ZIEG, COOK, BARTUS RETURNED TO DAIS – Marathon Council election sees low turnout - A man and a woman smiling for the camera - Public Relations

John Bartus 24.7% | 1,122 votes
Steven Cook 19.5% | 887 votes
Dan Zieg 18.4% | 836 votes
Adam Geaneas 15.8% | 718 votes
John W. Kissick 12.3% | 558 votes
Eugene Wilson 9.1% | 414 votes


On Nov. 5, the voters of Marathon chose to return the three incumbents to the city council — Mayor John Bartus, Steve Cook and Dan Zieg. Challengers John Kissick, Eugene Gilson and Adam Geaneas were denied a seat on the council. The top vote getter of the night was Bartus, with 1,122 votes. Newcomer Geaneas came closest, missing the mark by 3%, and yielding to Zieg who had about 120 more votes.

“If I took anything away from this is I learned who my true friends are and who is not — and it got me to reconnect and build friendships,” said Geaneas. “I’m happy I can say (I ran for office) and didn’t go negative at all.”

Bartus took to Facebook to thank his supporters. “Thanks to all the voters who affirmed the work we’ve done on the Council … and special thanks to Adam Geaneas, Eugene Wilson and John Kissick for running a clean, issues-oriented campaign. Here’s hoping they stay involved and work with the council to make our city the best it can be.”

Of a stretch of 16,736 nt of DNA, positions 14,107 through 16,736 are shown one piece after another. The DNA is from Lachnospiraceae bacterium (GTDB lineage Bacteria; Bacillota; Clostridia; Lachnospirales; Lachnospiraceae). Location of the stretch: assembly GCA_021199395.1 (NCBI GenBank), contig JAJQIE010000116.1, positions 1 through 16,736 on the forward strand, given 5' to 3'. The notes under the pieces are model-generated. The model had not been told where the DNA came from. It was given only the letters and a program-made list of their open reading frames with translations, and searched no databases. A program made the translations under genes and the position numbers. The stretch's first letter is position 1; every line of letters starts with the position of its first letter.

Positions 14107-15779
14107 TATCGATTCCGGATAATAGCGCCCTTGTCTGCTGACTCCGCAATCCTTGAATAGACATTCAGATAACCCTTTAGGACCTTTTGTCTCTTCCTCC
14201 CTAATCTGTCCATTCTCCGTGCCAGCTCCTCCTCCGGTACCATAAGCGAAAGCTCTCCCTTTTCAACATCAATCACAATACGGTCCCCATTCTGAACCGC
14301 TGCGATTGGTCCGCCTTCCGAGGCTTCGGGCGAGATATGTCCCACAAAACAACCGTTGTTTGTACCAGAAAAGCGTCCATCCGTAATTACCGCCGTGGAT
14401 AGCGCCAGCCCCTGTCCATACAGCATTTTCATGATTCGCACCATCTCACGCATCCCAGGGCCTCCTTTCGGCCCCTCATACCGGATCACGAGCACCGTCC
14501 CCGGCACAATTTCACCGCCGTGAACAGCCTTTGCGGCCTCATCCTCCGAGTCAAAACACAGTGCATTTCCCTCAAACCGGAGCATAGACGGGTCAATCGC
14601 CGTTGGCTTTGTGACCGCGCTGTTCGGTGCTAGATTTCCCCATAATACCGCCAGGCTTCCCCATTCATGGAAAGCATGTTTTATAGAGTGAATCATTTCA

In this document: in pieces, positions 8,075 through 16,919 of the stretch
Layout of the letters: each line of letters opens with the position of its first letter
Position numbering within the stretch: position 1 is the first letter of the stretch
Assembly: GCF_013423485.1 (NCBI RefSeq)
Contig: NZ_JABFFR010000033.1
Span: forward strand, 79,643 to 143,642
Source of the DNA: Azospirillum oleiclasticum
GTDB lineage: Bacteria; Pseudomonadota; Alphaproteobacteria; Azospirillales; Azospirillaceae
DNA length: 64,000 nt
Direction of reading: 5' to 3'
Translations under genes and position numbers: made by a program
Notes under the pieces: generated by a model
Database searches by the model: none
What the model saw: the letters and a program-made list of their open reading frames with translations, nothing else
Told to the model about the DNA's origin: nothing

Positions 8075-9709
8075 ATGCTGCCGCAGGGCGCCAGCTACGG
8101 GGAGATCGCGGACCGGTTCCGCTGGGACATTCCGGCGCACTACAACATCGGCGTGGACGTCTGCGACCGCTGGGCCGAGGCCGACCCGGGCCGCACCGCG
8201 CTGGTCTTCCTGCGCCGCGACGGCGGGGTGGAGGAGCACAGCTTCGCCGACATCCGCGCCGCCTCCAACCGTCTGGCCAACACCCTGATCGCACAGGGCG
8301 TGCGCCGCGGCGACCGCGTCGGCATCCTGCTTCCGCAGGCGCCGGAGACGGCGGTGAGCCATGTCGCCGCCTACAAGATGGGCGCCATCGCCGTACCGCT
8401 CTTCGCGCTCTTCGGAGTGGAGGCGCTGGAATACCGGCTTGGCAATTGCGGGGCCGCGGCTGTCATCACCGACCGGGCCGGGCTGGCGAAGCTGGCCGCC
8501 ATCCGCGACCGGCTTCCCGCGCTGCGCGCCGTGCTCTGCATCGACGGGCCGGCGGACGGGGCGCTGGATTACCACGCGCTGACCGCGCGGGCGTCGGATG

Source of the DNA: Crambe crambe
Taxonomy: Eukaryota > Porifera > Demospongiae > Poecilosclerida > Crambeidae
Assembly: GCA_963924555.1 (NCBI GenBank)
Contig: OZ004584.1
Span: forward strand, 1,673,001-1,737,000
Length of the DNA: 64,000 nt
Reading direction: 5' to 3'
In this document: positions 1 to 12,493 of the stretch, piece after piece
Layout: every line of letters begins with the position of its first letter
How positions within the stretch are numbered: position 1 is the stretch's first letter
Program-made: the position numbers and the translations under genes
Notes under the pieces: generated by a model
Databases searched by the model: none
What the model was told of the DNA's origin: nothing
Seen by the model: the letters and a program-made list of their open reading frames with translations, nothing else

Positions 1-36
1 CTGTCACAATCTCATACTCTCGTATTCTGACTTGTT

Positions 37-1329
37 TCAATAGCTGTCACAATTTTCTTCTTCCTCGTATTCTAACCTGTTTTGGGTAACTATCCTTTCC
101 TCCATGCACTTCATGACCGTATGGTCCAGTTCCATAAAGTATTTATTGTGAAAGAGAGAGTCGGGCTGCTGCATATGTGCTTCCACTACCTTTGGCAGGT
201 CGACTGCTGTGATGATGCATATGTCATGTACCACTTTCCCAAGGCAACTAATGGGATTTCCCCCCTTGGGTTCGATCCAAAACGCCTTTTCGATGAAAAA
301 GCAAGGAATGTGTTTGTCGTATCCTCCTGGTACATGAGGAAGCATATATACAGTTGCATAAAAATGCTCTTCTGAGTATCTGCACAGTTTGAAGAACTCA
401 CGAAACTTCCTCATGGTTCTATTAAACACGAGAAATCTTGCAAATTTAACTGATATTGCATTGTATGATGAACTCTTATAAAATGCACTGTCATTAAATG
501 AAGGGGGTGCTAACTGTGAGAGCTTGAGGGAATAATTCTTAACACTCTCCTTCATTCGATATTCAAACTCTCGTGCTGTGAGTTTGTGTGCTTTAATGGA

Cook was just as effusive, especially on the point of election-day friendliness. He said all the candidates and supporters were reaching out to one another throughout the day — with bottles of water, and snacks.

“What we need to do is get these guys,” Cook said, referring to the challengers, “plugged in. We need to get them involved in city business and sitting on panels.”

Neither Councilman Mark Senmartin or Luis Gonzalez was up for election this year. Senmartin openly advocated for change and publicly announced he voted for Gilson.

“I’m a big fan of the democratic process. Marathon is going to move forward as is,” Senmartin said. He also said he was disappointed in the turnout — 29% of registered voters cast a ballot in this election. It is the first time since 2015 that Marathon had a “stand alone” election; i.e., there were no other races on the ballot. Marathon changed its charter and began the three-year terms in November 2015; previously Marathon elections coincided with county elections every two years. The estimated cost of Marathon’s stand-alone election is $35,000 but when the event piggybacks on county elections, it’s free.

Here’s a look at recent voter turnout in Marathon:
• 2019: 29%
• 2018: 66%
• 2016: 76%
• 2015: 33% (during a stand-alone year)

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